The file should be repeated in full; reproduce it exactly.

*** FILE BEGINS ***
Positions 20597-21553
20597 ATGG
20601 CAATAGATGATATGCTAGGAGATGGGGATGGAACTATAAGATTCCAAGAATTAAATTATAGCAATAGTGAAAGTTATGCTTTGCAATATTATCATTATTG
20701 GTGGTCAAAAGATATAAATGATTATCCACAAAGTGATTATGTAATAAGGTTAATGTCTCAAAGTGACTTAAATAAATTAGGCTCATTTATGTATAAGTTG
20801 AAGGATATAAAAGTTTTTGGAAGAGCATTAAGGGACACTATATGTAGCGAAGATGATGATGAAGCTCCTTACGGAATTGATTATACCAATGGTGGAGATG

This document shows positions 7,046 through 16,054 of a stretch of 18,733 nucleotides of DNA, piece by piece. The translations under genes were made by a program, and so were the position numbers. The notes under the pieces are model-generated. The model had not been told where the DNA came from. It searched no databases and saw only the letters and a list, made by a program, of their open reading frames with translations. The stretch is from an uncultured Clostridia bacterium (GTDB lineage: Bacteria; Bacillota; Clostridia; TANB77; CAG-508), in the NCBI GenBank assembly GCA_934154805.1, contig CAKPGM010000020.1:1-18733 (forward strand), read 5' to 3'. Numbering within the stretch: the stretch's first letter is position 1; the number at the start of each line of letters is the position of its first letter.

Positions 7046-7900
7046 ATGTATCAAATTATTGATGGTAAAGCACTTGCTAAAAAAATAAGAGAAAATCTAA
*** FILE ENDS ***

Positions 20597-21553
20597 ATGG
20601 CAATAGATGATATGCTAGGAGATGGGGATGGAACTATAAGATTCCAAGAATTAAATTATAGCAATAGTGAAAGTTATGCTTTGCAATATTATCATTATTG
20701 GTGGTCAAAAGATATAAATGATTATCCACAAAGTGATTATGTAATAAGGTTAATGTCTCAAAGTGACTTAAATAAATTAGGCTCATTTATGTATAAGTTG
20801 AAGGATATAAAAGTTTTTGGAAGAGCATTAAGGGACACTATATGTAGCGAAGATGATGATGAAGCTCCTTACGGAATTGATTATACCAATGGTGGAGATG

This document shows positions 7,046 through 16,054 of a stretch of 18,733 nucleotides of DNA, piece by piece. The translations under genes were made by a program, and so were the position numbers. The notes under the pieces are model-generated. The model had not been told where the DNA came from. It searched no databases and saw only the letters and a list, made by a program, of their open reading frames with translations. The stretch is from an uncultured Clostridia bacterium (GTDB lineage: Bacteria; Bacillota; Clostridia; TANB77; CAG-508), in the NCBI GenBank assembly GCA_934154805.1, contig CAKPGM010000020.1:1-18733 (forward strand), read 5' to 3'. Numbering within the stretch: the stretch's first letter is position 1; the number at the start of each line of letters is the position of its first letter.

Positions 7046-7900
7046 ATGTATCAAATTATTGATGGTAAAGCACTTGCTAAAAAAATAAGAGAAAATCTAA